Format reviewed: PS4
Other formats available: Xbox One, Xbox 360, PS3, Wii U, PC
Developer: Ubisoft Montreal
Ever since Altair scaled his first towering minaret and surveyed the jaw dropping holy land around him, Ubisoft’s Assassins Creed franchise has enjoyed success beyond their wildest dreams.
Now, with the yearly update dynamic firmly implemented, Assassin’s Creed 4: Black Flag has rolled around. This time dipping its dusty toe in the crystal clear waters of the next generation of consoles. It’s the PlayStation 4 version that we’ll be reviewing here.
In the intervening years between then and now, we’ve waved goodbye to Altair and welcomed the charismatic Ezio Auditore da Firenze. Ezio’s story ended at the end of Assassin’s Creed 3, but it was always Desmond controlling them through the futuristic Animus machine in the near future.
You’re better off playing the games than asking for an explanation from us, as it’s a mind bending, time warping tapestry of events that have been woven over the last few years.
So, for AC4, it’s kind of still Desmond running the show (we won’t go into detail and spoil the plot) but the protagonist back in the day has changed to the swashbuckling rogue Edward Kenway, in 18th Century Europe.
In what is probably the biggest gameplay shift in the entire series, a good portion of AC4 takes place on the high seas. With Kenway at the wheel and his trusty band of not so merry deck hands at his beck and call, the oceans await you as you are free to challenge and, if successful, plunder other ships that you discover.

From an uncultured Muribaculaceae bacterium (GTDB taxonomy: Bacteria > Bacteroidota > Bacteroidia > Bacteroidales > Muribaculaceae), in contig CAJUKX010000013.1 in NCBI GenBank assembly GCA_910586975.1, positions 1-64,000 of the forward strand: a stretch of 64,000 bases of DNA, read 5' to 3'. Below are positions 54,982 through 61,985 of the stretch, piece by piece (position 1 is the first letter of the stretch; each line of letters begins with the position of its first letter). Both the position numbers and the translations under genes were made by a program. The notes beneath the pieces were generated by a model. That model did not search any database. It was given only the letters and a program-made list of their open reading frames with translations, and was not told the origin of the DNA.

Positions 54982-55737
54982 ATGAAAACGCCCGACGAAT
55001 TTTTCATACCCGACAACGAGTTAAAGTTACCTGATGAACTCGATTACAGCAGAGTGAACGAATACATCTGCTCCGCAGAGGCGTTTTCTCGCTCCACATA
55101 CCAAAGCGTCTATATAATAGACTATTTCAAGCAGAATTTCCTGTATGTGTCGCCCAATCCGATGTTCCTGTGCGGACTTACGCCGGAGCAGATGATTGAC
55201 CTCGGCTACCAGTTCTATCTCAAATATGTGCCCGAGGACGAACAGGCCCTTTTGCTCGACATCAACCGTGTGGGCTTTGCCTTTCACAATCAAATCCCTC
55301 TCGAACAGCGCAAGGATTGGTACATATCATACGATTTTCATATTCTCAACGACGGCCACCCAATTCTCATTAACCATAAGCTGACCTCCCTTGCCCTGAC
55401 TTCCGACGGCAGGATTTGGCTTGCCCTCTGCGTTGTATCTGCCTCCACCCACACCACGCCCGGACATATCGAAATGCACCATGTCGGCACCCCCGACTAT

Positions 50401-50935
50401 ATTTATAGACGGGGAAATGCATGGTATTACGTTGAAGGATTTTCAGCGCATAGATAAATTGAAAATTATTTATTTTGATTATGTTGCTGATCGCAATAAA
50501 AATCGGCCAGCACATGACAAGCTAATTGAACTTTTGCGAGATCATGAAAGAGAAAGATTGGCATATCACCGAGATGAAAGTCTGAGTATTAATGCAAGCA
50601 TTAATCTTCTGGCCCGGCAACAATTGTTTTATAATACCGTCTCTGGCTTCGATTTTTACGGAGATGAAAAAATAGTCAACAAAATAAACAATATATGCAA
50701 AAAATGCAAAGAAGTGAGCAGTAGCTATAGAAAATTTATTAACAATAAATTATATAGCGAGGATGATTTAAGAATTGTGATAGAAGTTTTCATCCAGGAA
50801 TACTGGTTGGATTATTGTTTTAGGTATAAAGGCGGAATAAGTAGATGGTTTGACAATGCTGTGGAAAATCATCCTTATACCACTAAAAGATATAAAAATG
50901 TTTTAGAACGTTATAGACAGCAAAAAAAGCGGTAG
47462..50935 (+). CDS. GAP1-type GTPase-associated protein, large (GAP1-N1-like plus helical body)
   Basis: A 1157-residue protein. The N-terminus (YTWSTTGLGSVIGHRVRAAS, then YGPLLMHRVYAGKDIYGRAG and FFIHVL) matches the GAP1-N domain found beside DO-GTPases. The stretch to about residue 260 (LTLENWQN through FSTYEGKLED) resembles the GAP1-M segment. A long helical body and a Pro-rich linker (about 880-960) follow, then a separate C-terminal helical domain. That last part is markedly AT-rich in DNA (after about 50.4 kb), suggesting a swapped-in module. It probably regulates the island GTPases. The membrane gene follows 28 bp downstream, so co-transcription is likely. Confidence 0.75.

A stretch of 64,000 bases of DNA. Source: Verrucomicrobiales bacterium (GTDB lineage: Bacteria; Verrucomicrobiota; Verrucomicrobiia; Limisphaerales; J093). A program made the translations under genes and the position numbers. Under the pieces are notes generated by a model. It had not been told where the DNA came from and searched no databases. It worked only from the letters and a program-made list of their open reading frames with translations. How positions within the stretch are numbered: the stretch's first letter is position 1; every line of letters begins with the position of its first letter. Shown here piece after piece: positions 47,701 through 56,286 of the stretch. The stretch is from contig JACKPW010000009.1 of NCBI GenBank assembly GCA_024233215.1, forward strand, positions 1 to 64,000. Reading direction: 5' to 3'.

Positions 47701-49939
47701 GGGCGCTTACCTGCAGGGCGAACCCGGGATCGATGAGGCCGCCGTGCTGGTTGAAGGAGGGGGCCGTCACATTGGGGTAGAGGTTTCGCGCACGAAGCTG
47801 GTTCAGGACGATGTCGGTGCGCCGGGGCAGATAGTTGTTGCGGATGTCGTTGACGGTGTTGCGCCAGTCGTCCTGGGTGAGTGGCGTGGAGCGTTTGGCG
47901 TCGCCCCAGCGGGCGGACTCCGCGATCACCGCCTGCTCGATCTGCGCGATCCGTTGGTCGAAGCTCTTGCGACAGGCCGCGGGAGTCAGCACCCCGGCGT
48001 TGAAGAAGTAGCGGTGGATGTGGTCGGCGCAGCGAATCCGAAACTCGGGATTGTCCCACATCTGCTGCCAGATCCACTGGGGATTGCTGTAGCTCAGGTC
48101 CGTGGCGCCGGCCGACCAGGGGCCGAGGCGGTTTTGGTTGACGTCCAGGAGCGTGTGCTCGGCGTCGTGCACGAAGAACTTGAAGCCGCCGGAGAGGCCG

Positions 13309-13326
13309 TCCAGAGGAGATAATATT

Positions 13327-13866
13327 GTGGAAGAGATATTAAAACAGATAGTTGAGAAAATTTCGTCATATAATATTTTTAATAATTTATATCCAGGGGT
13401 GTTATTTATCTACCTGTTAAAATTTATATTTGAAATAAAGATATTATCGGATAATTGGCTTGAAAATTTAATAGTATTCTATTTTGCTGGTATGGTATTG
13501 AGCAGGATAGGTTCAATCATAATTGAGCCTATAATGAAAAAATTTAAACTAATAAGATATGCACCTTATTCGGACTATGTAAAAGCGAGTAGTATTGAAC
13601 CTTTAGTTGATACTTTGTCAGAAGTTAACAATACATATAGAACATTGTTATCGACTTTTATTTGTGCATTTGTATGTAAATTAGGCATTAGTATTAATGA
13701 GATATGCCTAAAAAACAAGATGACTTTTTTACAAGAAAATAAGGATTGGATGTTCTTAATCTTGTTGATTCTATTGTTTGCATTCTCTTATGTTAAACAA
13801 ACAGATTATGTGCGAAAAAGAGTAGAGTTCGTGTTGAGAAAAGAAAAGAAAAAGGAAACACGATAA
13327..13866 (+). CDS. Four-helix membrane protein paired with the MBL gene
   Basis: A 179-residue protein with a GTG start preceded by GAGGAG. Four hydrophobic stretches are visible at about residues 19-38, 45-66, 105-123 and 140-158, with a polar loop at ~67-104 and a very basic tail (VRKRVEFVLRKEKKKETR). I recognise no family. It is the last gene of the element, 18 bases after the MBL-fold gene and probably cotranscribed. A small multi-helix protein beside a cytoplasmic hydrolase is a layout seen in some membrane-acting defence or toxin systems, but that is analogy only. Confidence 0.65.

When established game structures encounter major shifts, it rarely works, and they often either feel like a tacked on gimmick, or that the game has completely changed and the only thing that’s remained is the name. That’s not the case with AC4, as the pirating can blend seamlessly with on land sections as you travel the oceans in search of distant islands to explore.
If anything, the sea faring aspect of AC4 is actually more enjoyable than the day to day familiar grind of stealthily tracking high ranking good and bad guys, eavesdropping on conversations and acting accordingly. The excellent assassin recruitment system from AC Brotherhood retains its place, which is always welcome, but it has to be said that the rest of the on foot AC features are starting to become tedious at times. Very much a case of been there, done that.
We cannot overstate, however, the sheer fun to be had out on the waves. Firing a broadside at another vessel, cannonballs ripping through its sails and smashing into its hull feels tremendously satisfying. The atmospheric effects such as rainfall, moonlight and cannonball smoke looking all the more impressive on the powerful PS4.
As for the next gen effects in AC4, the most immediate things that hit you are the 900p resolution and 60 frames per second smoothness. It’s like nothing seen on current generation consoles, and while it’s not quite as crystal clear as some 1080p resolution, next gen games, it still makes you refocus your eyes which are so used to a maximum of 720p.
Aside from a few other effects such as swaying flora and fauna, much of the graphics themselves (such as amount of polygons used) seem very much in the Xbox 360 and PS3 ballpark, and this is accentuated further with the aforementioned clarity of vision afforded by the increased resolution.
It is of course early days, though, and the next Assassin’s Creed will no doubt be blowing us all away (hopefully with more cannon) in 2014. Until then, there’s a lot of great fun pirating to be had in Black Flag.
Review by MarketZero for BCS